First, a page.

Arduino is an open-source hardware platform designed for projects that need to interact with the physical world via sensors: robots, musical instruments...and clocks! The technology is designed to be accessible, easy to program, and versatile.
It's a tool for making computers that can sense and control more of the physical world than your desktop computer. It's an open-source physical computing platform based on a simple microcontroller board, and a development environment for writing software for the board.
Arduino can be used to develop interactive objects, taking inputs from a variety of switches or sensors, and controlling a variety of lights, motors, and other physical outputs. Arduino projects can be stand-alone, or they can communicate with software running on your computer (e.g. Flash, Processing, MaxMSP.) The boards can be assembled by hand or purchased preassembled; the open-source IDE can be downloaded for free. (via arduino.cc)
Look how pretty:
Our makers assembled to create their own versions of a clock with laser-cut casing and LEDs that light up to mark the time. (A complete list of materials and instructions is posted as an Instructable.) Here are some of the makers hard at work at NextFab -- that's staff member Haseeb helping workshop participant and junior member Matheson Lodge:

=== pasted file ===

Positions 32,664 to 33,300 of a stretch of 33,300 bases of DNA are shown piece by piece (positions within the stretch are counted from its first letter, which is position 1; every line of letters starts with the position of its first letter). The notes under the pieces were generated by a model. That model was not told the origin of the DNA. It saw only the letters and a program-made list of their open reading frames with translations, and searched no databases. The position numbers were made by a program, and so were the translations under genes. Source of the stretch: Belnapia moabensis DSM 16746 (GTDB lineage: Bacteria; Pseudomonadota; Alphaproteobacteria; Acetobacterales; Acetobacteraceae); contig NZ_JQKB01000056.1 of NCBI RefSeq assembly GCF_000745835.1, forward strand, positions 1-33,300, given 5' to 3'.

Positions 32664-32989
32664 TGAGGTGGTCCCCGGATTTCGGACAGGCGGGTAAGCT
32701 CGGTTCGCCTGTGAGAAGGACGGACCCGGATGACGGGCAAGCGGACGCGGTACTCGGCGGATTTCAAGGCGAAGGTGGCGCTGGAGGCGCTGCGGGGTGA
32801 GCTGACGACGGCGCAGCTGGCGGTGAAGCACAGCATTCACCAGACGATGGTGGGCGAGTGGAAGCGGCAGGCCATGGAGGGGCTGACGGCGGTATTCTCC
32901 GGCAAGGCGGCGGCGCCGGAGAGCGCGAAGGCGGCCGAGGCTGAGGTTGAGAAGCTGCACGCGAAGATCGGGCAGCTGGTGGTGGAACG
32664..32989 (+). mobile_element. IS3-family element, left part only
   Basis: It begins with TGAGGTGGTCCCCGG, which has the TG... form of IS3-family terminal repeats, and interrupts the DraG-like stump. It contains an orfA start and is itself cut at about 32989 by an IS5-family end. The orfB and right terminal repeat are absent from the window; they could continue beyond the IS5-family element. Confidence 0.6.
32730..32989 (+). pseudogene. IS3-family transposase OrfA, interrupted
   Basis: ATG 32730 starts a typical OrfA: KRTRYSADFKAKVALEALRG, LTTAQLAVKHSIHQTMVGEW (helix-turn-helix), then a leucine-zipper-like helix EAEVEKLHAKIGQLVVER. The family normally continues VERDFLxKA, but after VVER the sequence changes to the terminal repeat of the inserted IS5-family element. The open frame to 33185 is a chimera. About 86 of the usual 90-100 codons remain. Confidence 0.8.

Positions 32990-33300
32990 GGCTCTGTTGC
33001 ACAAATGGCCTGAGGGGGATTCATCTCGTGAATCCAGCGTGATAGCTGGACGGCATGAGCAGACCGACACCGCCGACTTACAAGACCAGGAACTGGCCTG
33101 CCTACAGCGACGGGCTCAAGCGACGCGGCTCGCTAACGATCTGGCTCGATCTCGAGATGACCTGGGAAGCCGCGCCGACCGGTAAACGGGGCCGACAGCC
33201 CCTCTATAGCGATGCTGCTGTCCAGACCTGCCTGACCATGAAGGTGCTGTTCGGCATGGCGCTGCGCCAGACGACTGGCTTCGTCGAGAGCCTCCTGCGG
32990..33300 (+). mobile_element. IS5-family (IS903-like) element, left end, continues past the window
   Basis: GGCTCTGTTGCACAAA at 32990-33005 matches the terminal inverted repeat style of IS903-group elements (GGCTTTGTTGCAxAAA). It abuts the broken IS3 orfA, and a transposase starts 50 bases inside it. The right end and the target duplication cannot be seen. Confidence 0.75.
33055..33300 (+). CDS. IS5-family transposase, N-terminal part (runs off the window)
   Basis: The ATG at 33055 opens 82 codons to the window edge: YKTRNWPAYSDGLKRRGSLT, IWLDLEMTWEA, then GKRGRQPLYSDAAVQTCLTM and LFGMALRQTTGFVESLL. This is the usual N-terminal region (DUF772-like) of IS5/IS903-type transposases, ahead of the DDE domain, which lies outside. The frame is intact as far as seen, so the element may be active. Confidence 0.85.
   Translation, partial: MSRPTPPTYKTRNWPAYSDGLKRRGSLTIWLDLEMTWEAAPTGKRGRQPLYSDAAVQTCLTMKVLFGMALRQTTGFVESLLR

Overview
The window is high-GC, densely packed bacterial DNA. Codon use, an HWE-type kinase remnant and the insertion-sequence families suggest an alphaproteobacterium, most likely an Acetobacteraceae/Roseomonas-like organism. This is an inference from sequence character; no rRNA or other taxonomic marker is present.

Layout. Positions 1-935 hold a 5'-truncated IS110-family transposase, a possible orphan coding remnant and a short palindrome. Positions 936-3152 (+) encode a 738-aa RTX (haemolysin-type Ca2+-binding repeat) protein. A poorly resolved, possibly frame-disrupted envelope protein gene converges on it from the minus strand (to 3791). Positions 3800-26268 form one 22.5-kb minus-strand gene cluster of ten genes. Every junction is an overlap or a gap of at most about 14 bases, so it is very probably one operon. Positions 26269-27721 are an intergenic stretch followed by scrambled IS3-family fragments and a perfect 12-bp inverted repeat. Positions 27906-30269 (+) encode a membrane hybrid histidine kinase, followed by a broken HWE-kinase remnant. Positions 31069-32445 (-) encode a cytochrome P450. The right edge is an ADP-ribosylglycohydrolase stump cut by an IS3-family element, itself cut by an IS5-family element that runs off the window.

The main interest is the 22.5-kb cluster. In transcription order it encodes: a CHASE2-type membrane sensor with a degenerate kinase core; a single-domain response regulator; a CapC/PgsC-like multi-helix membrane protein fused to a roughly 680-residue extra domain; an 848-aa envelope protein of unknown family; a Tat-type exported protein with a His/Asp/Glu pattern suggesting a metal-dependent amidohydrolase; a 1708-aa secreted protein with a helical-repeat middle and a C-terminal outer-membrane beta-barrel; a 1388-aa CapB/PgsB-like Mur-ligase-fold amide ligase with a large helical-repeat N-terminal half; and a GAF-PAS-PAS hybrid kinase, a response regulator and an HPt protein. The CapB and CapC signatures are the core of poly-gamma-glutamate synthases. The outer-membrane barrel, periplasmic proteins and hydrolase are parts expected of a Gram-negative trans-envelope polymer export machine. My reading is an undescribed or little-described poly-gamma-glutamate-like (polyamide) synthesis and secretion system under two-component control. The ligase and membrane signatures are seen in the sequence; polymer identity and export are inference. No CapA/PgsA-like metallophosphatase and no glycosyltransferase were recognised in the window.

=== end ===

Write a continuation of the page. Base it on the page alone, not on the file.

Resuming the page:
And the finished product? Lavon of SoHa Smart made this beauty:
The clocks mark every half-hour, but the code is written so that any developer who wanted to build on it could easily create a clock that marked every passing minute.
Everyone had so much fun building that we've already had requests for another class. We'd like to make this project accessible to everyone who'd like to try their hand! We might run another workshop, or we might make the kits available for purchase so that anyone, in any maker space, can use them! What do you think? Class? Kits? Or both? Let us know! And if you give it a try...be sure to send us pictures of your sexy clocks!
Photo credit: "Arduino Nano" by David Mellis - Flickr: Arduino Nano. CC-BY 2.0 via Wikimedia Commons.